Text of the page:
3 minute read

Previously, we used the HTTP REST endpoint to query Neo4j however with v3.0, Neo4j also offers a binary level transport called Bolt. This has an added benefit of proper types instead of the limited set offered in JSON.

Neo4j also support native drivers which includes a .Net driver, which can be be used in Powershell. But setting this up can a little tricky.

Download the Neo4j.Driver nuget package

The .Net driver is available as Nuget package on the Nuget Gallery. To install the driver to the current directory run the following command:

nuget install Neo4j.Driver

This will install the latests stable version of the driver. At the time of this blog post, that is 1.0.2

If you do not have nuget installed it can be downloaded from https://dist.nuget.org/index.html

Use Powershell

We can then use a simple Powershell script to load the Neo4j.Driver library, connect to Neo4j and then run a simple query

# Import DLLs
Add-Type -Path "$PSScriptRoot\Neo4j.Driver.1.0.2\lib\dotnet\Neo4j.Driver.dll"
Add-Type -Path "$PSScriptRoot\rda.SocketsForPCL.1.2.2\lib\net45\Sockets.Plugin.Abstractions.dll"
Add-Type -Path "$PSScriptRoot\rda.SocketsForPCL.1.2.2\lib\net45\Sockets.Plugin.dll"

$authToken = [Neo4j.Driver.V1.AuthTokens]::Basic('neo4j','password')

$dbDriver = [Neo4j.Driver.V1.GraphDatabase]::Driver("bolt://localhost:7687",$authToken)
$session = $dbDriver.Session()
try {
  $result = $session.Run("MATCH (n) RETURN Count(n) AS NumNodes")

  Write-Host ($result | ConvertTo-JSON -Depth 5)
} finally {
  $session = $null
  $dbDriver = $null
}

I have loaded the sample Movies database into Neo4j so the script gives the following output:

{                                           
    "Values":  {                            
                   "NumNodes":  171         
               },                           
    "Keys":  [                              
                 "NumNodes"                 
             ]                              
}

Use Powershell - in more detail…

So let’s go through the script in more detail


# Import DLLs
Add-Type -Path "$PSScriptRoot\Neo4j.Driver.1.0.2\lib\dotnet\Neo4j.Driver.dll"
Add-Type -Path "$PSScriptRoot\rda.SocketsForPCL.1.2.2\lib\net45\Sockets.Plugin.Abstractions.dll"
Add-Type -Path "$PSScriptRoot\rda.SocketsForPCL.1.2.2\lib\net45\Sockets.Plugin.dll"

Powershell allows you to load .Net Framework assemblies using the Add-Type cmdlet. The Neo4j.Driver has a different number of folders in the lib directory, each for a different platform or .Net Framework distribution. Neo4j.Driver depends on the rda.Sockets package which is automatically installed by nuget. It too has many folders for different platforms etc. Typically Visual Studio would use the correct libraries when compiling a project but in our case we need to do this ourselves.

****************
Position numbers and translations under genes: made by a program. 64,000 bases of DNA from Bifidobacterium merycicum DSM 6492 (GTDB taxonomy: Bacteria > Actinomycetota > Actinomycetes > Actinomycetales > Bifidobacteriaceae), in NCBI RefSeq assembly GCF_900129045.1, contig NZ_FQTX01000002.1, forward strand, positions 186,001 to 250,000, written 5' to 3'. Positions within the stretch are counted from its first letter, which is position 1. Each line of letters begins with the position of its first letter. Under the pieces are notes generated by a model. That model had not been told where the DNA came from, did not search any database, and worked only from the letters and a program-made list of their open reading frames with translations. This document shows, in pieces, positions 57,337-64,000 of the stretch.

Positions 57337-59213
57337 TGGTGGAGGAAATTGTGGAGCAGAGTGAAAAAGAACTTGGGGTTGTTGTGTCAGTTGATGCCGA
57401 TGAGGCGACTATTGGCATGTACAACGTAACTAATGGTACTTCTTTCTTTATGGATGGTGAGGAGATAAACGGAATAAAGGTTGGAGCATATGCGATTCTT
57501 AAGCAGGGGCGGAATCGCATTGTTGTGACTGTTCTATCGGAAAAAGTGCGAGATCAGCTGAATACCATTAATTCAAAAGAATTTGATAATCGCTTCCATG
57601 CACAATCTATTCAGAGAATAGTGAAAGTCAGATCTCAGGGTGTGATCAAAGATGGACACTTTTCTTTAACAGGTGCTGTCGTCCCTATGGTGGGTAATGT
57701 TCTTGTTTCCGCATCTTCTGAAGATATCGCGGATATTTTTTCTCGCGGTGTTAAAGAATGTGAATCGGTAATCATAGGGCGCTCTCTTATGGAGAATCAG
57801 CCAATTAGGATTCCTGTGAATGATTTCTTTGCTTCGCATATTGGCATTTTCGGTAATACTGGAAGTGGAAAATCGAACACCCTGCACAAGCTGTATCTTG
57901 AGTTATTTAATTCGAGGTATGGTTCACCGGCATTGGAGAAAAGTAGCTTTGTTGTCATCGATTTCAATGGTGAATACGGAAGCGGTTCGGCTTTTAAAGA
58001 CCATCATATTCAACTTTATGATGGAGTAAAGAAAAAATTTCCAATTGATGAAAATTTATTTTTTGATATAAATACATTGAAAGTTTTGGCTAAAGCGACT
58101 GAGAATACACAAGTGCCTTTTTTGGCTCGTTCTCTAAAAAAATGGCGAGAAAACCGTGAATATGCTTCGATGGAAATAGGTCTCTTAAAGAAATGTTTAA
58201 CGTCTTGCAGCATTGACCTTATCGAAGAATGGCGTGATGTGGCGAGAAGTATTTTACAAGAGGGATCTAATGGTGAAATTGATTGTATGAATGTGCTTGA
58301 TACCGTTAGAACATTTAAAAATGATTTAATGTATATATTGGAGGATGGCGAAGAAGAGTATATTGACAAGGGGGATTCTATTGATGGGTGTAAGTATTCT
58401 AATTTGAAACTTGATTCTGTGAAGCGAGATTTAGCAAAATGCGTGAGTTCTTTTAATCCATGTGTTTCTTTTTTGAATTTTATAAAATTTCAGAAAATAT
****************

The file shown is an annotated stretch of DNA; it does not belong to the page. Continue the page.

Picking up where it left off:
In my case I was using Windows 10 with the full .Net Framework 4.6 so I could use the dotnet library from the Neo4j.Driver package and the net45 library from the rda.Sockets package. Once these DLLs are loaded they can be used in the Powershell session.


$authToken = [Neo4j.Driver.V1.AuthTokens]::Basic('neo4j','password')

The Neo4j database has authentication enabled so we need to create an authentication token (AuthToken) object. Currently only a Basic token is supported but more may be available in the future. We simply create a new object (Could also use the New-Object cmdlet too) with a username and password


$dbDriver = [Neo4j.Driver.V1.GraphDatabase]::Driver("bolt://localhost:7687",$authToken)
$session = $dbDriver.Session()

Once we have an authentication token, we can connect to the database using the Driver object. The connection uri follows the typical URI format of <protocol>://<hostname>:<port>, so in the script above; Connect over the bolt protocol to localhost over port 7687 (default port for bolt)

Once connect we can retrive a Session object so we can run queries.


try {
  $result = $session.Run("MATCH (n) RETURN Count(n) AS NumNodes")

  Write-Host ($result | ConvertTo-JSON -Depth 5)
} finally {
  $session = $null
  $dbDriver = $null
}

With the Session object we can run arbitrary cypher commands, including stored procedures (APOC). The return object from the cypher command is of type IEnumerable which powershell understands natively so we can use the Convert-JSON command to serialise it into JSON. But we could just as easily use For-EachObject too, for example;

  $result = $session.Run("MATCH (n)-[]->(m) RETURN n,m LIMIT 10")

  $result | ForEach-Object {
    Write-Host ("From " + ($_['n']).Labels + " To " + ($_['m']).Labels)
  }

This query retrieves 10 matches for one node to another (from n to m). We can then use the For-EachObject cmdlet to parse over the result set (10 returned rows) and then extract the labels for the return node called n ($_['n']).Labels) and m ($_['m']).Labels.

Conclusion

Once the .Net driver DLLs are loaded into the Powershell session it’s fairly easy to query and then parse the results of Cypher queries using the new, and much faster bolt protocol.

In the next blog post, I will build upon the Powershell script to query the Neo4j metrics, and use Bolt with inbuilt stored procedures instead.

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